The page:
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Ministry of Agriculture, Food and Rural Affairs

Flea beetle

Scientific name: Epitrix cucumeris, Systena blanda

Identification: Feeding damage consists of numerous “shot-holes,” 1–5 mm in diameter.

Flea beetles are small (2–3 mm long), shiny black beetles. Adults are active and jump when disturbed.

Biology: Flea beetles in Ontario generally have one generation per year. The lifecycle from egg to adult may take as little as 7 weeks, making a second generation possible in some years. Adult flea beetles overwinter in leaf litter. They emerge and begin feeding in mid-May. Adults lay eggs near the roots of host plants throughout the spring and early summer. Larvae develop on the roots. In late July, adults emerge from the soil, feed and then seek hibernation sites in the fall.

Period of activity: Adults emerge and begin feeding on young plants in mid-May.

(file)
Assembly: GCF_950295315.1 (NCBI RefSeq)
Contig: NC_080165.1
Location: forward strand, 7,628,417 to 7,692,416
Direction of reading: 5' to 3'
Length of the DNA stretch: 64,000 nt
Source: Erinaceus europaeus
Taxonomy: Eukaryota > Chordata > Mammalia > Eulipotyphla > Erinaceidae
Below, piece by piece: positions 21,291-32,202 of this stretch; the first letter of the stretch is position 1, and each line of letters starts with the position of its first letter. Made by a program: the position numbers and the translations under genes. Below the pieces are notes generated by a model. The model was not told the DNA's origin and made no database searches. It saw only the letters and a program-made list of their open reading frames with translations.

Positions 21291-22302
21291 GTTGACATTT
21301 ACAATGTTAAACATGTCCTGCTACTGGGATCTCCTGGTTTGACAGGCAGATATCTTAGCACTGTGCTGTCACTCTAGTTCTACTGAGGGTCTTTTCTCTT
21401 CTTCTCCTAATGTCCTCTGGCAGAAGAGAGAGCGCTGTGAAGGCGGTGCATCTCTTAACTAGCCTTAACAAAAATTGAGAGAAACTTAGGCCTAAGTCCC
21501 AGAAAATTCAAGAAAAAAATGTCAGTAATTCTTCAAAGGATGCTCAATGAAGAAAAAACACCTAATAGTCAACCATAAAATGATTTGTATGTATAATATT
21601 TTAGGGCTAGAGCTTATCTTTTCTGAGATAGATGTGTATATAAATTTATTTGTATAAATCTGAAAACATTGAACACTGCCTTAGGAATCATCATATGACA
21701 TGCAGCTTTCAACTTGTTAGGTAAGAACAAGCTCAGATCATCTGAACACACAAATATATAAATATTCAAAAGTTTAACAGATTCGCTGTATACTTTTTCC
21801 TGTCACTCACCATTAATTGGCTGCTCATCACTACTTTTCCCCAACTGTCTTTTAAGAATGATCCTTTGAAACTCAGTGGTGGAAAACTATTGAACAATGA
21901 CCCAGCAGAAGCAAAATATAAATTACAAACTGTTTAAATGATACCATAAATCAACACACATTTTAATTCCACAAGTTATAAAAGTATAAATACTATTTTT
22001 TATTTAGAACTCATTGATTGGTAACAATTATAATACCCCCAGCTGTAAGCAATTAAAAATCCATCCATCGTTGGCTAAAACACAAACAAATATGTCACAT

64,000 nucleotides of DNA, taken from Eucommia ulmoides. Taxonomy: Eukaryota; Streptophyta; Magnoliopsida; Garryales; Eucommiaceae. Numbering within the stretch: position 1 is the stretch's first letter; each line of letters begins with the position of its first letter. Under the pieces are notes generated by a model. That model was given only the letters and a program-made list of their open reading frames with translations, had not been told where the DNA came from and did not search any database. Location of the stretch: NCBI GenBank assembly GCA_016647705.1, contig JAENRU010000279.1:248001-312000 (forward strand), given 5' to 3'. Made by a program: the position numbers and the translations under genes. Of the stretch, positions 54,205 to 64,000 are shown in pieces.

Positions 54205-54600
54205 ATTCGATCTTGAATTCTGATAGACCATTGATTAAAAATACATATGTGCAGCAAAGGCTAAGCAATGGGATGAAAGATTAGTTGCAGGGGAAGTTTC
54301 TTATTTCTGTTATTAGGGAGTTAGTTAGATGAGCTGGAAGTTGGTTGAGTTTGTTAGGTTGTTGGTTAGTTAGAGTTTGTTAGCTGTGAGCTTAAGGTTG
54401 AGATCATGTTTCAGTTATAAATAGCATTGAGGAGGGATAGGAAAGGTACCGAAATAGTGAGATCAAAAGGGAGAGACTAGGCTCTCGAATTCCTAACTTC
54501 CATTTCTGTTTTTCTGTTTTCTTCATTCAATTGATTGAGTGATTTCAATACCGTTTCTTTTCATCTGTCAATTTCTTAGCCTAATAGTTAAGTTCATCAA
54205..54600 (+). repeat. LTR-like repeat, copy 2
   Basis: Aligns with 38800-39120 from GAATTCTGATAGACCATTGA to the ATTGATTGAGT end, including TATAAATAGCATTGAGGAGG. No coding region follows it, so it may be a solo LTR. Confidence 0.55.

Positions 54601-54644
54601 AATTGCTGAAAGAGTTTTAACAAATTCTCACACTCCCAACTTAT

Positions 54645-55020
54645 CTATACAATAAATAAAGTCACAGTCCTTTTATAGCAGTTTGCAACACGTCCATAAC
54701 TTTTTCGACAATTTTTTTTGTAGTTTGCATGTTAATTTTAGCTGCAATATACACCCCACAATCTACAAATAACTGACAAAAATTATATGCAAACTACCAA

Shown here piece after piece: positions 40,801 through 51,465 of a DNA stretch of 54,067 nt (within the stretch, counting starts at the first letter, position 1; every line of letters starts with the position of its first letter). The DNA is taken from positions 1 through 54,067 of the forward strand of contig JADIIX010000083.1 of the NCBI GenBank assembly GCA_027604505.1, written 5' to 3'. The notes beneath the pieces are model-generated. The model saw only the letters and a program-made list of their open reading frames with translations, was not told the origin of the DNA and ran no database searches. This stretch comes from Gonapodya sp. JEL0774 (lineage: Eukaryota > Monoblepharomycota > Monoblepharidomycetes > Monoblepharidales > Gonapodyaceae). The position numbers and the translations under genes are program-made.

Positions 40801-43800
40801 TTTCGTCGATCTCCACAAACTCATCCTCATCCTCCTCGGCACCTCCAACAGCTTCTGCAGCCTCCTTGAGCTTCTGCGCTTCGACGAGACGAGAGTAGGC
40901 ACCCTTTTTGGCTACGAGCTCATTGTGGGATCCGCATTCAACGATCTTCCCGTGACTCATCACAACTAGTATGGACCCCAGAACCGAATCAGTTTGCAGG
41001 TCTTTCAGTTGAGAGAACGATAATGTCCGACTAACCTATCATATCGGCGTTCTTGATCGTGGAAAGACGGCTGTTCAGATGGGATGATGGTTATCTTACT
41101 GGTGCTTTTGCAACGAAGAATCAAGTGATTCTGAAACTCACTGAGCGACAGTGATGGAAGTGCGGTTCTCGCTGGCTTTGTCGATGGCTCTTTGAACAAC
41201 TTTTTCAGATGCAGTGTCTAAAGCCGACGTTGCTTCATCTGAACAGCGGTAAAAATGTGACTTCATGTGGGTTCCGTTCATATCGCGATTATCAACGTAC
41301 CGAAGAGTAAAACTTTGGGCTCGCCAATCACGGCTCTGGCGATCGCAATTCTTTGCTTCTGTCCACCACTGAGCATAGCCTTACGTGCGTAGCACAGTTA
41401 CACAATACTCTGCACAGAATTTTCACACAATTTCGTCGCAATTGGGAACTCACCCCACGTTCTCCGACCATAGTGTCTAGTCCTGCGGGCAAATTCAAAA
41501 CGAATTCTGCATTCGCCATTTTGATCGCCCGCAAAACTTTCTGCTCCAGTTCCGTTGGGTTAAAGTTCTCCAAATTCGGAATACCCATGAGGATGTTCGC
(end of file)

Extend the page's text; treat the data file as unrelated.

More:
Scouting notes: Begin monitoring for flea beetles as soon as the transplants are set in the field.

Thresholds: For plants less than 8” tall, a treatment threshold of more than 4 adults per 30 plants may be used.  This is based on inspecting groups of three plants at ten sites in the field.

Management notes: Small plants in less-than-ideal growing conditions are more likely to be affected by flea beetle feeding.  Most plants are able to outgrow the damage.

If thresholds are reached and feeding damage is outpacing plant growth (generally in cool conditions when little growth is occurring), insecticide treatment may be warranted.



Images by

Tom Klein, Some Rights Reserved. Licensed under a Creative Commons Attribution-NonCommercial-ShareAlike 3.0 Unported License.

Whitney Cranshaw, All Rights Reserved.


Potato Flea Beetle Palestriped Flea Beetle Potato Flea Beetle Potato Flea Beetle and Damage on Tomato Plant Flea Beetle Feeding  Damage on Tomato Plant
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